of a power system, such as a generator can be represented by a set of mathematical equations. Hence particular events can be studied using a computer.
Before computers were invented, a way to predict the behaviour of a power system was to build a series of small electrical models of the various components, eg. the generators and the transmission lines, and these were inter-connected electrically in the same arrangement as in the actual power system. The whole system was known as an analogue network analyser.
Westinghouse Network Analyser
The Network Analyser built by the Westinghouse Co. of the USA is an example of an analogue network analyser. The analyser was manufactured by the Westinghouse Electric Corporation (Pittsburgh, USA) and was supplied to the State Electricity Commission of Victoria (SECV) in the year 1950. The analyser was used by the SECV for the development of the Victorian electrical power system into the 1960s.
At this time the analyser became obsolete because of the development of computer programs that represented the steady state and transient operation of a power system.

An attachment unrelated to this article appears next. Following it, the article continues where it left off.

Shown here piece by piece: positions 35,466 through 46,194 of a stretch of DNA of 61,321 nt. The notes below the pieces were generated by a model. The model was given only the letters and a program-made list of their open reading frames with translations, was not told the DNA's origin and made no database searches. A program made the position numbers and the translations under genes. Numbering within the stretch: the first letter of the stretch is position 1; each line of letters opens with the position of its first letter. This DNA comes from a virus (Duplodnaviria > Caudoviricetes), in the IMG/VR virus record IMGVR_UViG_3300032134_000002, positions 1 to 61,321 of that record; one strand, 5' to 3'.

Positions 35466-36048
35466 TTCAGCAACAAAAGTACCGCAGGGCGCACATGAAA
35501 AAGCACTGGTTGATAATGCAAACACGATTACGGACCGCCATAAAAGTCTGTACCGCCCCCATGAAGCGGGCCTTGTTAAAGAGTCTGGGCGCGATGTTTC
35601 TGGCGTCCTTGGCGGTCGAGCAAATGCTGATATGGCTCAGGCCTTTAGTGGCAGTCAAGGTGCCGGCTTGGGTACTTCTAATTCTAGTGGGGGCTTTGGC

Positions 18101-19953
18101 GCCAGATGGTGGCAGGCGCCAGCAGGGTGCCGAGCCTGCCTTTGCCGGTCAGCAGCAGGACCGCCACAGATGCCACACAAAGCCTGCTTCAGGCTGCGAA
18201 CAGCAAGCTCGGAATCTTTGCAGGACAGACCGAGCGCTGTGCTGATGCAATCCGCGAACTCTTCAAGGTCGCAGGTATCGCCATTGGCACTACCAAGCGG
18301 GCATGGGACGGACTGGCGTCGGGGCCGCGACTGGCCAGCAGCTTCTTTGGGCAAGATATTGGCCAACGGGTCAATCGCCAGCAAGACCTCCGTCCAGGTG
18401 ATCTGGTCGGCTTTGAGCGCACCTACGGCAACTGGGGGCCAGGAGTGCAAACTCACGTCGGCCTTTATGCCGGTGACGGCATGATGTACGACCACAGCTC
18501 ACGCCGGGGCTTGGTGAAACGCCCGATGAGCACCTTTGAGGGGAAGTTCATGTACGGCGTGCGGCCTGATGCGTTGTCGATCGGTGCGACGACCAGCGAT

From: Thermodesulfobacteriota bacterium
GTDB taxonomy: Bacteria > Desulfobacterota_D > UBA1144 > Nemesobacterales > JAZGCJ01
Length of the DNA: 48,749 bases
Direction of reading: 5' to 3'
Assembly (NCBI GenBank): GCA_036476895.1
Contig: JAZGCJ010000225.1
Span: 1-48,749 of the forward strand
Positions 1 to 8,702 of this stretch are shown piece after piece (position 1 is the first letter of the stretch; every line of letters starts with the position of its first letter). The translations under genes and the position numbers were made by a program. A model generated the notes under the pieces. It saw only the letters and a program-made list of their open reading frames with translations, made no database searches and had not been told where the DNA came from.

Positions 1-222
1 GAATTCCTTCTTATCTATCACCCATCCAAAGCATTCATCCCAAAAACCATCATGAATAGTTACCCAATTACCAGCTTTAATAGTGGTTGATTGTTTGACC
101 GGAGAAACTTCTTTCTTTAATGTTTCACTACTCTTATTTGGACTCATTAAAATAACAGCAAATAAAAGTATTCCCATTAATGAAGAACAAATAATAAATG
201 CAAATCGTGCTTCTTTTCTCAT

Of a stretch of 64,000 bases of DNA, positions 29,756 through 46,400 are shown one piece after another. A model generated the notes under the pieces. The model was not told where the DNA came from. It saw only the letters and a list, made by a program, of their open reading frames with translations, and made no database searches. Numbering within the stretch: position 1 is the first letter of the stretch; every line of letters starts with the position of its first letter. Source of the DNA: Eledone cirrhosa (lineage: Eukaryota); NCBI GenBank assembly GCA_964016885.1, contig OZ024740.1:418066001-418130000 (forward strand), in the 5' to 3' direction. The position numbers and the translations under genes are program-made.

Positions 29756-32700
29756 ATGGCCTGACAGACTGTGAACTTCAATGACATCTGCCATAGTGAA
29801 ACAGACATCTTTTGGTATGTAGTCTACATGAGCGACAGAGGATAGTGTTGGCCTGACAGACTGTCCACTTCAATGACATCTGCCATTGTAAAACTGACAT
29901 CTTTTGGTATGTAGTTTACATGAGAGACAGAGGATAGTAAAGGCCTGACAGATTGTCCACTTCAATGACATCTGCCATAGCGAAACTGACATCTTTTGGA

The Westinghouse Analyser was made available to the Department of Electrical Engineering at Monash University, Clayton in 1967 and it was used for undergraduate teaching in power systems until 1985. As had happened earlier, computer representations of power systems were then developed for undergraduate teaching and the Westinghouse system analyser, at the university, fell into dis-use.
Equipment represented on the analyser
The analyser uses a single-phase representation of the normal three-phase power system.
The following items of equipment are represented:
1. Generators and line connection (generator, reactance models)
2. Step up transformer (resistor, reactor and turns ratio models)
3. Transmission line (resistor, reactor and capacitance model
4. Step-down transformer (resistor, reactor and turns ratio models)
5. Sub-station (resistor, reactor, capacitor units)
6. Electrical loads (Variable resistor and reactor units)
The instruments in the analyser, located in a control desk and in the equipment racks, gave measurements of voltages and currents, real power and reactive power and phase angles.
Typical power system operating conditions that were studied
The representation of an actual power system was set up by inter-connecting the above model equipment with connecting leads.